Renaissance High School seniors are patiently waiting for Dec. 15, the day that students are alerted of whether they’ve been accepted to their respective schools.
It has been encouraging, however, to see the strides that RHS students have made toward receiving college acceptance letters this season.
“I’ve never seen a class so prepared and advanced and anxious to pursue the next step,” college transition adviser Cionne Jones said. “It’s exciting; kids that actually want to move forward and work with you.”
For senior and class of 2023 president Dominique Preston, the college application process is lengthy, and she said she believes students must take their time with it.
She said applying to colleges is not something that can be done in a short amount of time and that it’s good to make sure everyone gets it right.
When picking a school, there are different factors that individuals consider. Each person prioritizes something different because no two college decisions are alike.
“It’s a combination of a few factors,” Preston said. “It’s how close to home it is, the academics and the social life.”
For senate president and senior class vice president Tanya Brown, the culture of the institution is the biggest factor that she considers. She mentioned that people often “focus on the academic rigor or the prestige” more than anything else.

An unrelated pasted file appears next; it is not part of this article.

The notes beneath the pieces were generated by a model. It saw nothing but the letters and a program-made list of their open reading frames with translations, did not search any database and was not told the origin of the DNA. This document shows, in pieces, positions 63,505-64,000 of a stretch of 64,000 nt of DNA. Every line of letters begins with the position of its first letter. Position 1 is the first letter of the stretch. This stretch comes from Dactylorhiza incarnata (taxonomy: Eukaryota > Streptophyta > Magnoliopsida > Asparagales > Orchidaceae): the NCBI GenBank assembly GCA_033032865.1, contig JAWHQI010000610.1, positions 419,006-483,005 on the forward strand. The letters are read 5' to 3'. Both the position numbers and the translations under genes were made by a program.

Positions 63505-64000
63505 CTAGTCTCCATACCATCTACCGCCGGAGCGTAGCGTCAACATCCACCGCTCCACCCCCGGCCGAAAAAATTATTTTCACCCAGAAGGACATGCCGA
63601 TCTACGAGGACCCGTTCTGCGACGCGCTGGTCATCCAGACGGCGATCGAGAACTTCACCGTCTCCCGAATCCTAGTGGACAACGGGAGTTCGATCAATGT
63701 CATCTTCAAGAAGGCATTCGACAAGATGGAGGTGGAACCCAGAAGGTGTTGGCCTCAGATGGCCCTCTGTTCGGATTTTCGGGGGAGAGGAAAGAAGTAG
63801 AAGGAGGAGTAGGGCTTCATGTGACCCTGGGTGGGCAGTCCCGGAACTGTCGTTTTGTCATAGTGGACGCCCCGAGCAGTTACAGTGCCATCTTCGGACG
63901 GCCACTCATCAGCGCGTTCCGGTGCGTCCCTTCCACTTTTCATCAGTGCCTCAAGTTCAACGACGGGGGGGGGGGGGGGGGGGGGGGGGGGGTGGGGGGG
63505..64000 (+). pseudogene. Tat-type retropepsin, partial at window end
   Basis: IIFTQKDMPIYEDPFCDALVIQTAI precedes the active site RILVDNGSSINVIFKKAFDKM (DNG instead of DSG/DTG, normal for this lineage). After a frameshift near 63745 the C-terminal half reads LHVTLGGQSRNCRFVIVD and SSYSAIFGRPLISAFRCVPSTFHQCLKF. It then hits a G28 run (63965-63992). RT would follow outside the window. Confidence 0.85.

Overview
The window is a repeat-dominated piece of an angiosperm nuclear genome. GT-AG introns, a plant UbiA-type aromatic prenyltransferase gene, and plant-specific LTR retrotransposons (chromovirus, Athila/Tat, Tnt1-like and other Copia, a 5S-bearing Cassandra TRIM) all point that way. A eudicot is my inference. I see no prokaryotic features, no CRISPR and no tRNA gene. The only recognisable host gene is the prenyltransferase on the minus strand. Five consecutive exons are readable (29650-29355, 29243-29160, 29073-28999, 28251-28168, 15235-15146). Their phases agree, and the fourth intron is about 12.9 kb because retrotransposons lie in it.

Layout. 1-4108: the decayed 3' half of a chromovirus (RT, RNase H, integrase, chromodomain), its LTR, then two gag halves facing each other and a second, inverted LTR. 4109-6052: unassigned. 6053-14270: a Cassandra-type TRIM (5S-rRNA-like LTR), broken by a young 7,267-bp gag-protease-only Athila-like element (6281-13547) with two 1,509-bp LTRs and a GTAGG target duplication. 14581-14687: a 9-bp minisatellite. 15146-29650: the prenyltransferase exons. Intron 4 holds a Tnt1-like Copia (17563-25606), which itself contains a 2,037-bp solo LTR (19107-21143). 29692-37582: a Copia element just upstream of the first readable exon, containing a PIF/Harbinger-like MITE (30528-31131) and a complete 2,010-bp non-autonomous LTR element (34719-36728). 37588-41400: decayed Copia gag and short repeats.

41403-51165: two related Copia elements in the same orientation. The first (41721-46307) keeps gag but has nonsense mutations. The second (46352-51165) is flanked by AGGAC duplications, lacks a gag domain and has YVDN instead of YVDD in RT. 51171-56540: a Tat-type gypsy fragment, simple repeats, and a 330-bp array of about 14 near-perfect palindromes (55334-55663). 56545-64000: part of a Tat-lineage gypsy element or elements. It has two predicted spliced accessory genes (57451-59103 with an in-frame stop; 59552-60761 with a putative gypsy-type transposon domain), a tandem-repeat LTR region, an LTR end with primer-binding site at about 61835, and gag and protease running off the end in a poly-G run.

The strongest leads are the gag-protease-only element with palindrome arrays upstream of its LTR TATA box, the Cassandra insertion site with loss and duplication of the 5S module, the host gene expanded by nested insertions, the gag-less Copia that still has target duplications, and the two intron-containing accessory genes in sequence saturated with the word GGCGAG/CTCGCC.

Regardless of where students fall on the spectrum of the college application process, it has been acknowledged that Renaissance High School provides students with special opportunities that other schools simply don’t get.
“These reps don’t just come to every school in Michigan and talk to these kids,” Jones said. “You have the chance to sit face-to-face with the same person that’s literally reading your application.”
She said she believes this gives RHS students a leg up when applying to colleges.
The topic of dream schools is often one that gets students excited, and this was no different with Preston.
“Spelman’s visit really opened my eyes and made me see that Spelman is my dream school,” Preston said. “You never really know until it’s put in front of you.”
Brown didn’t have one specific school that was her dream, but instead viewed the “dream” as something a bit different.
“I wouldn’t say that I really have a dream school,” Brown said. “I created a list of schools that I could see myself really fitting in at, so the dream is getting accepted to all the schools that I can see myself fitting in.”
Even for students who are uncertain about their futures, it is always a wise decision to apply for colleges.
“Just have that option there because when it’s May or June and everyone’s going off to school and maybe you still want to or don’t want to, it’s really late in the game and you don’t have first choice,” said Jones.
Ultimately, counselors and students all believe in applying to as many schools as possible.
“Give yourself the option. Even if you’re not sure, just apply,” Jones said.